Another thing about these 11 that we can relate to—there were some changes in their group, as they sat in the Upper Room. Jesus was no longer there. They had to forge new relationships, they had to step out, they had to rely on the Holy Spirit—same with us….maybe our favorite priest from a few years ago is not here. Maybe our favorite deacon is gone. Maybe the singing is different, maybe things have changed……what am I going to do? Complain, be afraid, hold back—imagine these guys…."well, when Jesus was here he would have paved the parking lot this way…"
Like the apostles, we have to take what we have learned from Jesus, from that priest, from that deacon, and do the very best thing that would make them proud—put it into practice in a new situation.

And God will be with us. He will transform us, He will strengthen us, He will come to journey with us. He will not leave us embarrassed; He will not leave us unashamed. We will partake of his heavenly manna in the Sacrament in a few minutes; He will give us strength for the journey. And we will never be the same…

One of my favorite characters from the world of literature is Don Quixote de La Mancha, a character born in the imagination of the Spanish writer Miguel de Cervantes. I especially like the Broadway adaptation of this powerful story, The Man of La Mancha. You probably know the story. 

Don Quixote goes off in search of adventure and encounters a woman named Aldonza who is a prostitute. Don Quixote approaches this woman and respectfully calls her “My Lady.” But when Aldonza hears his greeting, she sarcastically responds by saying, “Me a lady? I was born in a ditch by a mother who left me there, naked and cold and too hungry to cry. I never blamed her. I am sure that she left, hoping that I would have the good sense to die. I am no lady. I am only Aldonza.” However, undaunted by her bitter reply, the Man of La Mancha insists, “Your name is not Aldonza. I give you a new name. You are my lady. And I give you the name Dulcinea.” The name Dulcinea is a name that means something sweet and good, essentially everything that Aldonza was not.

Later in the story, the Man of La Mancha again encounters Aldonza immediately after she has been raped in a barn. When Don Quixote approaches and addresses her as “My Lady,” she screams at him, “Don’t call me a lady! Won’t you look at me! I am only a common prostitute reeking with sweat. A thing men use and forget! I am not a lady. I am Aldonza. I am nothing, nothing at all!” And then, as she runs away, the Man of La Mancha calls out to her twice, “My Lady!” And then he calls out the new name he has given her, “Dulcinea!”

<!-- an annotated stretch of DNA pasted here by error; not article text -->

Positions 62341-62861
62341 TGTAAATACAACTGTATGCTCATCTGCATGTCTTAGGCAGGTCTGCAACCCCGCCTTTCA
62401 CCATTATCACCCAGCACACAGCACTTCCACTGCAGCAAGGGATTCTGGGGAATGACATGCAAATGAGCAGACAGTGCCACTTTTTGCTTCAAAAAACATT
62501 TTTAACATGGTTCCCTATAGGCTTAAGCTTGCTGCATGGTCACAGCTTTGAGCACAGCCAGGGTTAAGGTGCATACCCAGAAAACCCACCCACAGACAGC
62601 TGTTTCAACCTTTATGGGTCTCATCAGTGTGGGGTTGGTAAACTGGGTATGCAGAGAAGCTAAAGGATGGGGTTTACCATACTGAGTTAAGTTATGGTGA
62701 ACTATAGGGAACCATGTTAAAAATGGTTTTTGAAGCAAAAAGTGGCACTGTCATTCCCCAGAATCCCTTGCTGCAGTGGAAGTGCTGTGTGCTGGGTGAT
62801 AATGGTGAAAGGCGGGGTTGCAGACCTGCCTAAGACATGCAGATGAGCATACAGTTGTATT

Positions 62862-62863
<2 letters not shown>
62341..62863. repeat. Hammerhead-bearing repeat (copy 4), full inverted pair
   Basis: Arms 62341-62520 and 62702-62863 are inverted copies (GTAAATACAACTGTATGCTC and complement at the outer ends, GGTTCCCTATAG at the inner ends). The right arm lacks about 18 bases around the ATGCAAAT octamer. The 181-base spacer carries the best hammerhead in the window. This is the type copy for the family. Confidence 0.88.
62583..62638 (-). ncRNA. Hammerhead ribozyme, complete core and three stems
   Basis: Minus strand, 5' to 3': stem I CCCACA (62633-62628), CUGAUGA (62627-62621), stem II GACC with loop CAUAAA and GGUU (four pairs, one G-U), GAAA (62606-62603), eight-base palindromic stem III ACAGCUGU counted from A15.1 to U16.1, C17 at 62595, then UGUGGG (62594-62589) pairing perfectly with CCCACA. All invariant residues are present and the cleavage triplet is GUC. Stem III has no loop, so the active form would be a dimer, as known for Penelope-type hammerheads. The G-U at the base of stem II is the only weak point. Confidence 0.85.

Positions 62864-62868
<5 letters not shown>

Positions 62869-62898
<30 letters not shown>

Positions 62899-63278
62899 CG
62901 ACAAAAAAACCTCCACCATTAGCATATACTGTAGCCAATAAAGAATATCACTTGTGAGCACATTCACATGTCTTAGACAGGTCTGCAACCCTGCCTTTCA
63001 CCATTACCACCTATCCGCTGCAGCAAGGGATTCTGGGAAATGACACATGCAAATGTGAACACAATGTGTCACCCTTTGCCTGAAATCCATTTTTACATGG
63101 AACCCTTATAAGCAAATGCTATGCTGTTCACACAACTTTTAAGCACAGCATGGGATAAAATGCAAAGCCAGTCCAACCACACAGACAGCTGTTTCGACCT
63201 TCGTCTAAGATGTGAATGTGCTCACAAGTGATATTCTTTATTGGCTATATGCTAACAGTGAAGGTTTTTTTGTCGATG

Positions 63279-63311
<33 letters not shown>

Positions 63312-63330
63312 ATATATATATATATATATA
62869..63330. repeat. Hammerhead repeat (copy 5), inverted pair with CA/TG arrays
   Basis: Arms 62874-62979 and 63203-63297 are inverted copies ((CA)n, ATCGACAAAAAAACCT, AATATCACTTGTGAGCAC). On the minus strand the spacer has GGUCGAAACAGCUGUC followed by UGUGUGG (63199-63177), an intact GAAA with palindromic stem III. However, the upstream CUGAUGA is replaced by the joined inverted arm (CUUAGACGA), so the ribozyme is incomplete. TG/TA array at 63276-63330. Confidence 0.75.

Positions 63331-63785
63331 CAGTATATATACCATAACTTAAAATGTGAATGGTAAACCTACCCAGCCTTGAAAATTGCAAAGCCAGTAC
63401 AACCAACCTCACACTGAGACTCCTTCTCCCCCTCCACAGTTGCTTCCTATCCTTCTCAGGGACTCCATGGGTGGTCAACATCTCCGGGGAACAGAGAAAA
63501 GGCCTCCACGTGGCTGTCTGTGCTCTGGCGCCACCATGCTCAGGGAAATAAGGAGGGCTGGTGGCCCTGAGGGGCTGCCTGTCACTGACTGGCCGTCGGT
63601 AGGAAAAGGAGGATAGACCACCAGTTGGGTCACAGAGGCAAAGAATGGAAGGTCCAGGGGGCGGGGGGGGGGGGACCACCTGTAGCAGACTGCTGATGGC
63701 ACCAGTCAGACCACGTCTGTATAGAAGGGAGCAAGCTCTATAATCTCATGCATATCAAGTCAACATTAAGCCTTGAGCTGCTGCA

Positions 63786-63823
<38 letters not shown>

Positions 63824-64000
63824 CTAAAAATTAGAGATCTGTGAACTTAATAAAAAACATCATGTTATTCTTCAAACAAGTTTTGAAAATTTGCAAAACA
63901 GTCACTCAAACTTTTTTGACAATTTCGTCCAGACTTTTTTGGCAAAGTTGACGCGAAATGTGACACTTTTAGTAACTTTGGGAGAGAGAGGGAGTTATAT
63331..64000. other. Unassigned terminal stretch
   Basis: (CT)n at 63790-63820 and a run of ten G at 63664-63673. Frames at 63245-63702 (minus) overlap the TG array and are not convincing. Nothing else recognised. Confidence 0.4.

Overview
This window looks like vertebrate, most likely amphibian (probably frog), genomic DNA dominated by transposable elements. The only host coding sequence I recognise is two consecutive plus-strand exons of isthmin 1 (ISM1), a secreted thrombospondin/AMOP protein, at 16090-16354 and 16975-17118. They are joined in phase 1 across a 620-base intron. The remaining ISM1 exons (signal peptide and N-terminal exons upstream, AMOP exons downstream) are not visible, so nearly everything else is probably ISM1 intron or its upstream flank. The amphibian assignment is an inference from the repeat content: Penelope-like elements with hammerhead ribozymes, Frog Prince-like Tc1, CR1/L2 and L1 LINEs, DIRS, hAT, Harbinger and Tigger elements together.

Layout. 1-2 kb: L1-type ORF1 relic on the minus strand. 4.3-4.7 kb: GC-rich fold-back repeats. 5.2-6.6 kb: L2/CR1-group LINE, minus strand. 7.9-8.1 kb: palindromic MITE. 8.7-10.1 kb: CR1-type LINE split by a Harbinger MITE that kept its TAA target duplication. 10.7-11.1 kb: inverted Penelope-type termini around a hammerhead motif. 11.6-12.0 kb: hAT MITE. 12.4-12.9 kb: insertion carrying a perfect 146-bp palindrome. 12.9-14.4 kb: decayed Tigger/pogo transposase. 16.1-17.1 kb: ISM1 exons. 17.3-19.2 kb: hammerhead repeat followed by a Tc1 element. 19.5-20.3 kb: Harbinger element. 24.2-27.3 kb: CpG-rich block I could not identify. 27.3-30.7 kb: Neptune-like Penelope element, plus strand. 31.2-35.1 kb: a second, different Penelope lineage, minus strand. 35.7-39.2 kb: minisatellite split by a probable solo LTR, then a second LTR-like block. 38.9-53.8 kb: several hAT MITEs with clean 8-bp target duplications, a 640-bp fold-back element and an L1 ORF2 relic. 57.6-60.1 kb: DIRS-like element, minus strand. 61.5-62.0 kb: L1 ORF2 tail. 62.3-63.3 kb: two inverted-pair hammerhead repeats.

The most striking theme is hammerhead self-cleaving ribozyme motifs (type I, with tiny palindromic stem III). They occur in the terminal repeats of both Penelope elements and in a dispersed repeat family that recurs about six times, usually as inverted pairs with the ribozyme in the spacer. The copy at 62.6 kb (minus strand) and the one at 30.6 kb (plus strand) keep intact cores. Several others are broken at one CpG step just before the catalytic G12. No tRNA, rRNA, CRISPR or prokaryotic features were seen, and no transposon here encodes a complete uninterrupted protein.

At the conclusion of the play, when the Man of La Mancha is on his death bed, a beautiful woman approaches and kneels at his bedside. Don Quixote looks at her and asks, “Who are you?” The woman then stands and announces, “My name, sir, is Dulcinea!” Finally, at the conclusion of the story, the woman named Aldonza who was so filled with self-hate becomes the unashamed Dulcinea, the kind of person that the Man of La Mancha always envisioned she could become.

I don't know about you, but for a long time in my life, I lived on a steady diet of guilt and condemnation. A great deal of "God is perfect, and you're not!" Not that I quibbled about the difference, but the constant stream of teaching and preaching had just worn down the self-worth and the self-image that God created inside me--at least in my own eyes. Through my own sins and failures, I had convinced myself that I was Aldonza--someone who was not good for much, and certainly not good enough for God.

I am ashamed to admit it, but I heard this message, I absorbed this message, I lived this message, and I even preached this message to (or at) others--a steady diet of "Aldonza, Aldonza."

But Christ came to me, too.

Maybe not in a vision, but certainly through these verses in John's Gospel. Like the apostles, I needed His peace, His forgiveness, His grace, His presence, and yes, His mission. He no longer called me just a man, just another walking breathing pulp of protoplasm on this planet. He called me His child, His loved one, His forgiven one, and a collaborator with His Holy Spirit in a mission as large as the earth and as timeless as eternity. 

He called me "Dulcinea."

And that's what He calls each of us this morning. 

 “As the Father has sent me, so I am sending you”….Lord, help us to be sent out on this Pentecost, transformed into your followers with the power of your transforming love.” Amen.